Putin Risks Political and Economic Isolation with the West over Ukraine
Policy + Politics

Putin Risks Political and Economic Isolation with the West over Ukraine

REUTERS/Baz Ratner

Secretary of State John Kerry on Sunday called on Congress to pass a package of financial aid for the struggling government of Ukraine, in the wake of Russia’s invasion of the country’s strategically important Crimean peninsula last week. Kerry also began outlining the punitive measures being considered by the administration in consultation with allies in Europe and around the world.

He portrayed Putin as out of step with the modern world, and acting out of desperation as he sees Russia’s sphere of influence in Eastern Europe deteriorating.

Related: Obama Can’t Stop Putin’s Push into Ukraine

“President Putin is not operating from a place of strength here,” Kerry said on Meet the Press, pointing out that Prime Minister Viktor F. Yanukovych, driven from office by a popular uprising, “was thrown out despite Putin’s support.”

The invasion of the Crimean peninsula, Kerry said, “is a 19th century act in the 21st century, which really puts at question Russia’s capacity to be within the G8,” Kerry said on This Week with George Stephanopoulos, referring to the forum for leaders of the largest developed economies. He said that he had spoken to ten different foreign ministers, including all the other members of the G8, and reported that all were ready to “go to the hilt” on economic and diplomatic sanctions.

One of the likeliest first steps appears to be boycotting the scheduled meeting of the G8 being hosted by Putin in Sochi, and possibly removing Russia from the group entirely. “He’s not going to have a Sochi G8,” Kerry said on Meet the Press. “He may not even be in the G8.”

In a new development announced late Sunday afternoon, the Secretary of State will now travel to Kiev on Tuesday, in a show of support for the new Ukranian government, Politico has reported.

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Kerry’s appearance Sunday morning came after a week in which the fast-moving story in the Ukraine has dominated headlines. Popular protests in the capital city of Kiev drove Yanukovych from power and the Ukrainian parliament voted to strip him of his authority. Yanukovych fled to Russia, and within a week, Russian troops had invaded, claiming that they were there to protect the ethnic Russians who make up a large part of the region’s population.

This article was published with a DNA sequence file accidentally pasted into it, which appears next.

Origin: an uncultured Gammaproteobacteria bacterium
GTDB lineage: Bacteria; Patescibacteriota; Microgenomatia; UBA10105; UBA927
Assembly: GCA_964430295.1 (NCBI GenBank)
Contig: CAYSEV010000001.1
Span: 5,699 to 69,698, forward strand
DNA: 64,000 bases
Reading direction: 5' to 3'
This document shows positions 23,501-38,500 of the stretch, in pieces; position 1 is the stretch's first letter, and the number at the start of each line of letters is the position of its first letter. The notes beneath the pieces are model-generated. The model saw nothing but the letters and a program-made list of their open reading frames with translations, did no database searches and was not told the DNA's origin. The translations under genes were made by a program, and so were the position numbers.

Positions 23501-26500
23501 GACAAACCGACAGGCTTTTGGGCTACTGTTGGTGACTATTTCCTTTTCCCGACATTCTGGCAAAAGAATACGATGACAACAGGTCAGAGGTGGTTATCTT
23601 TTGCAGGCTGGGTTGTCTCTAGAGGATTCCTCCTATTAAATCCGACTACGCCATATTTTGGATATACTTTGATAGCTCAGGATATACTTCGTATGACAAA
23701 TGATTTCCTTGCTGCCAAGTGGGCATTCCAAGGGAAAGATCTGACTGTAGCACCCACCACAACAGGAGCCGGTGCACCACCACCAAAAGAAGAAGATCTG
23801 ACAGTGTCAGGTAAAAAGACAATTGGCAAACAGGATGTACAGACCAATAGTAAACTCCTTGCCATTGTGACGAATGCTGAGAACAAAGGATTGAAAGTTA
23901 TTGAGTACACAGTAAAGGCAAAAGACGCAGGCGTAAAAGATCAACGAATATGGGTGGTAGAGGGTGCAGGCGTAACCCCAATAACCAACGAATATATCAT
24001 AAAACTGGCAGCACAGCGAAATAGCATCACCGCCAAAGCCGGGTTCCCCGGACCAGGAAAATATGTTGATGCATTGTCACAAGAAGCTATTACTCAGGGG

Appearing on most of the major Sunday morning political talk shows, Kerry began outlining specifics behind the promise made by President Obama on Friday that “there will be costs” for any Russian violation of Ukrainian sovereignty. At the same time, he took pains to cast the Unites States’ efforts as being part of a joint response to Russia by the developed world – not unilateral U.S. action.

Kerry said that the in addition to providing support for the Ukrainian government, the U.S. is in talks with allies over punitive measures to take against Russia, including removing Russia from the prestigious G-8 group, freezing Russian assets, instituting travel bans by declining to issue visas. 

Related: The Two Ukraines Portend a Disastrous Possibility

In an appearance on CNN’s State of the Union, Yuriy Sergeyev, Ukrainian ambassador to the United Nations said that his nation needs military support. Indeed, the Ukrainian government has called on all able-bodied men under 40 to be prepared to be called up to fight, should Russia move out of the Crimea and into other parts of Ukraine.

However, Kerry and other U.S. officials played down the possibility of U.S. military involvement.

“There’s not a lot of options candidly, and I’m a pretty hawkish guy,” said Rep. Mike Rogers (R-MI), head of the House Intelligence Committee. “Sending more naval forces to operate in the Black Sea is really not a good idea given that we know that day has long passed. Unless you’re intending to use them, I wouldn’t send them. And so you’ve now got only economic options and we should use them.”

Rogers echoed a common Republican complaint that President Obama has not dealt firmly enough with Russia.

Related: On the Brink of War, Ukraine Urges Putin to Withdraw

“Putin is playing chess and we are playing marbles,” he said, claiming that Russia had the upper hand in negotiations over nuclear weapons and the conflict in Syria.  

Other Republicans took the opportunity of an international crisis to publicly criticize President Obama.

Addressing his remarks to Obama on Fox News Sunday, Sen. Lindsey Graham (R-SC) said, “Stop going on television and trying to threaten thugs and dictators. It is not your strong suit. Every time the president goes on national television and threatens Putin or anybody like Putin, everybody’s eyes roll, including mine.

“We have a weak and indecisive president and that invites aggression. President Obama needs to do something. How about this: suspend Russian membership in the G-8 and the G-20, at least for a year starting right now, and for every day they stay in the Crimea add to the suspension. Do something.”

Related: Ukraine’s “Eastern Spring” Has a Chance to Blossom

Democratic Rep. Chris Van Hollen, of Maryland, criticized other lawmakers “knee-jerk” attacks on the president, saying, “We’re 48 hours into an international crisis…We need to stand together on this.”

Republican Sen. Marco Rubio, of Florida, made his best effort to have it both ways, saying, “I think our policy toward Russia under this administration deserves a heavy amount of criticism,” but quickly adding, “I usually shy away from that in moments of crisis when it’s important for the nation to speak with one voice.”

This article was updated on March 2, 2014, at 6:15 p.m.

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